Like the doctors who saved me almost five years ago, her surgeons knew exactly what to do. Her brain was swelling just like mine. They removed part of her skull on the left side of her head almost exactly like mine, and she is now in a drug-induced coma so that her brain can recover. For me it was 36 days before I woke up.

But in one way her case is more hopeful. She responded to verbal commands by the doctors and reacted by squeezing their finger, indicating she understood, although she could not speak. I never heard the words and never squeezed my doctors' fingers when they tried to get me to respond.

So now Ms. Giffords' family and friends are on the long or short road. When she awakes, which I believe will happen, we will know about her future. No one really knows right now how long that road will be.

Keep reading the article.

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From AZCentral.com:

Pima County Sheriff Clarence Dupnik said Arizona U.S. Rep. Gabrielle Giffords was the intended target in the shooting and he described suspect Jared Loughner as one with a criminal record and one with mental issues. Dupnik also said he was "not convinced" that the suspect acted alone, but he declined to elaborate.

Giffords, 40, a third-term Democrat, was shot through the head at shortly after 10 a.m. Saturday morning at a Safeway at Ina and Oracle roads in northwest Tucson. Loughner, 22, is currently in custody. (Initial news accounts and reports from authorities misidentified the name as Laughner.)

Giffords has undergone brain surgery after being shot by a man who opened fire with a handgun when the Congresswoman was holding a public appearance in Tucson.

One of the surgeons who operated on Giffords said afterwards, "I'm very optimistic about her recovery."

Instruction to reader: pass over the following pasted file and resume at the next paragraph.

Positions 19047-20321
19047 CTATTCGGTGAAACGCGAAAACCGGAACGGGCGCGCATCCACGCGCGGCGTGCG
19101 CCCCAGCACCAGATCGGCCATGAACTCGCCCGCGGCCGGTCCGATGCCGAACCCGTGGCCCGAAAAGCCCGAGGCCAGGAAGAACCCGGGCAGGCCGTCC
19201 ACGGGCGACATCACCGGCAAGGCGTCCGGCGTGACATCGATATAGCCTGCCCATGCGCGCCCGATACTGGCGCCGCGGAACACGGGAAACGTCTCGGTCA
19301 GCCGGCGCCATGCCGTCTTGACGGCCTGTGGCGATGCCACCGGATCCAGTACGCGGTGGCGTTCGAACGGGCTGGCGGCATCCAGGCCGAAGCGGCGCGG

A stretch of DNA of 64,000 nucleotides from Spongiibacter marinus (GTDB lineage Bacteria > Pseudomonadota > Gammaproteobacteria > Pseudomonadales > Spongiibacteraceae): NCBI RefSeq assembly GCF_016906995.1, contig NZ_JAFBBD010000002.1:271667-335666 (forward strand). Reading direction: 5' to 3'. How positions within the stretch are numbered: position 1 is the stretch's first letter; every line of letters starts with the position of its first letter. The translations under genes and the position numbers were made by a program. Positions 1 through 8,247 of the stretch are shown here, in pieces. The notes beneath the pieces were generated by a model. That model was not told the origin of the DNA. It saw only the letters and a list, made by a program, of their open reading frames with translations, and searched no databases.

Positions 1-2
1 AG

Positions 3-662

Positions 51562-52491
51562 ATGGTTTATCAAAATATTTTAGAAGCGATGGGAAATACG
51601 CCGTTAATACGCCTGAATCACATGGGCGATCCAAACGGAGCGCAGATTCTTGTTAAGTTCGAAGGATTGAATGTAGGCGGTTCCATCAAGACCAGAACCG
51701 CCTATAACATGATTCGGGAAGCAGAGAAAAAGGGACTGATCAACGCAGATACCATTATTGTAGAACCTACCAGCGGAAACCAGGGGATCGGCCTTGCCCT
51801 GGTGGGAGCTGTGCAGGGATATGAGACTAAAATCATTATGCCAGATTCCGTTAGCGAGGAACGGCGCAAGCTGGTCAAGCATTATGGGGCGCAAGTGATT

We send our prayers and best wishes to Rep. Giffords as she begins her long road to recovery. And we extend our deepest sympathy to those who lost loved ones in this tragedy. God bless you all.

Read more

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Jack believes The Mayo Clinic offers the best opportunity for help with his Parkinson's Disease. With that in mind, I thought we might look at the Mayo Parkinson's site, which is extensive.

It covers Symptoms, Causes, Risk Factors and Complications. Some complications might include depressions, sleep problems, difficulty chewing and swallowing, urinary problems, constipation, and sexual dysfunction.

If you visit the Mayo Parkinson's site, you will find sections on Tests and Diagnoses as well as Treatments and Drugs.

I found Lifestyle and Home Remedies quite interesting. There is also an Alternative Medicine section that discusses topics like Massage, Yoga and Tai Chi.

If, like Jack, you're considering becoming a patient at Mayo, you might want to explore this section of their site. It contains more specific information for potential patients on topics like treatment, appointments, clinical trials, research and patient stories.

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From Chron.com (Houston Chronicle):
A drug already used in some leukemia patients prevented brain cells linked to Parkinson's disease from being destroyed in mice, a finding that could point to a way to slow progression of the disease, San Antonio researchers are reporting.

The research is early, and the drug used in the experiment doesn't work well in the human brain. But similar drugs are in development that might better penetrate the brain as well as target the specific enzyme at fault more precisely, scientists said.

The results were being published Wednesday in the Journal of Neuroscience.

About a half-million people suffer from the tell-tale tremors and stiffness of Parkinson's, which is caused by damage to the dopamine-producing cells in the brain.

"In Parkinson's disease, we know the number of patients is increasing," said Syed Imam, the lead author of the paper and an adjunct assistant professor of medicine at the University of Texas Health Science Center. "The (current) treatments are mostly to improve symptoms. They do not address how to slow down the disease. Our studies were targeted at whether we could actually slow the progression."

Continue reading.